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Credit Suisse Expect BCB To Hike One Last Time in August to 13.75%

BRAZIL
  • Credit Suisse expect that the Copom will increase the Selic rate by 50bps to 13.25%, in-line with the previous meeting’s comment that “the Committee foresees as likely an extension of the cycle, with an adjustment of lower magnitude.”
  • As per the previous meeting, we had highlighted that the outlook for inflation had worsened, there was a high probability that the central bank would need to revise its inflation forecasts of 7.3% for 2022 and 3.4% for 2023, and that, as a result, the tightening cycle would likely need to continue in August. CS maintain these projections, given inflation expectations have since continued to rise.
  • Domestically, the outlook for inflation is even more challenging. Economic activity surprised to the upside, with a sharp deceleration in the unemployment rate and more robust growth in domestic demand.
  • Additionally, inflation picked up even more than previously expected. Since the previous meeting, Focus readout expectations have increased from 7.9% to 8.9% in 2022 and 4.1% to 4.4% in 2023.
  • Overall, monetary policy is forward looking, and the potential decline in the level of current inflation due to tax cuts should matter only for their potential impact on future inflation. The government’s measures to reduce inflation this year should be seen as a risk for the path of future interest rates, given that inflation expectations for 2023 and 2024, calendar years that will be in the monetary policy horizon at the next meetings, will probably increase, as part of the tax cuts are expected to be reversed next year, and the risks for public accounts have also increased.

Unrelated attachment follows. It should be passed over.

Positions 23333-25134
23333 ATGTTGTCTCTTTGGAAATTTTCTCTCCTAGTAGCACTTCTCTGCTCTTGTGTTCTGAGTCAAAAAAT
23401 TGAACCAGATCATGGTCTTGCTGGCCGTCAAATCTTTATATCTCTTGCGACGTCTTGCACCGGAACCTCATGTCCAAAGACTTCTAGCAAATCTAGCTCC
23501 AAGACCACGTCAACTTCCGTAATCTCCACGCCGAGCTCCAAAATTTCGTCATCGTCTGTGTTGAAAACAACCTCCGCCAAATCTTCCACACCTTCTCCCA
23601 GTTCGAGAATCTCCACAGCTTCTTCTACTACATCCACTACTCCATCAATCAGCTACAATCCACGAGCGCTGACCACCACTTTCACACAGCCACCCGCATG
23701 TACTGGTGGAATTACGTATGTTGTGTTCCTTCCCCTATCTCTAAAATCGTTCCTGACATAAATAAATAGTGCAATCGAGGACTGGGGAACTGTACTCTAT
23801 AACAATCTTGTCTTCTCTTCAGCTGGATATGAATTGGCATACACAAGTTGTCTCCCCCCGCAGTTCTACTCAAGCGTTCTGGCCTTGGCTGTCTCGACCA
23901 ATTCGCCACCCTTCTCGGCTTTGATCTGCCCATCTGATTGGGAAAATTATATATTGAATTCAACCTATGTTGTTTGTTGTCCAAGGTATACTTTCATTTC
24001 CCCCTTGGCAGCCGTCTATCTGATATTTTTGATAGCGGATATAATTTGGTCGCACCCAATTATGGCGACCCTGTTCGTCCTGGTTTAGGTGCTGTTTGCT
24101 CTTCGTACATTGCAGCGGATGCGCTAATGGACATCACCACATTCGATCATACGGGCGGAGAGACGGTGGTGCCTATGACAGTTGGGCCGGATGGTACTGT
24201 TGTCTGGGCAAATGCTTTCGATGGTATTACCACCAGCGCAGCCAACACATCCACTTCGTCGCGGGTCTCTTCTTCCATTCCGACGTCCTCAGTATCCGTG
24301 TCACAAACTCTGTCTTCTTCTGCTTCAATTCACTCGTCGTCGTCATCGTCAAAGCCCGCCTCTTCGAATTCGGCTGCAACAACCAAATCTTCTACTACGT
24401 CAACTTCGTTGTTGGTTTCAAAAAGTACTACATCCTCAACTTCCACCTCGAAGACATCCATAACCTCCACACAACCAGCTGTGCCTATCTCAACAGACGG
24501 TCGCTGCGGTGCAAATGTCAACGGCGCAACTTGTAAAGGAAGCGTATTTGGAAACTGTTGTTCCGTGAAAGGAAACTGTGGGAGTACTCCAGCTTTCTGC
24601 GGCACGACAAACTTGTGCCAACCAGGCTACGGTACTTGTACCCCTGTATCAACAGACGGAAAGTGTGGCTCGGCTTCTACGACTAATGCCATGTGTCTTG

• In terms of guidance for the August meeting, CS believe that the central bank will leave open the possibility for another final hike. They expect that the monetary authority will hike rates one last time by 50bps in August, to 13.75%..
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  • Credit Suisse expect that the Copom will increase the Selic rate by 50bps to 13.25%, in-line with the previous meeting’s comment that “the Committee foresees as likely an extension of the cycle, with an adjustment of lower magnitude.”
  • As per the previous meeting, we had highlighted that the outlook for inflation had worsened, there was a high probability that the central bank would need to revise its inflation forecasts of 7.3% for 2022 and 3.4% for 2023, and that, as a result, the tightening cycle would likely need to continue in August. CS maintain these projections, given inflation expectations have since continued to rise.
  • Domestically, the outlook for inflation is even more challenging. Economic activity surprised to the upside, with a sharp deceleration in the unemployment rate and more robust growth in domestic demand.
  • Additionally, inflation picked up even more than previously expected. Since the previous meeting, Focus readout expectations have increased from 7.9% to 8.9% in 2022 and 4.1% to 4.4% in 2023.
  • Overall, monetary policy is forward looking, and the potential decline in the level of current inflation due to tax cuts should matter only for their potential impact on future inflation. The government’s measures to reduce inflation this year should be seen as a risk for the path of future interest rates, given that inflation expectations for 2023 and 2024, calendar years that will be in the monetary policy horizon at the next meetings, will probably increase, as part of the tax cuts are expected to be reversed next year, and the risks for public accounts have also increased.
  • In terms of guidance for the August meeting, CS believe that the central bank will leave open the possibility for another final hike. They expect that the monetary authority will hike rates one last time by 50bps in August, to 13.75%..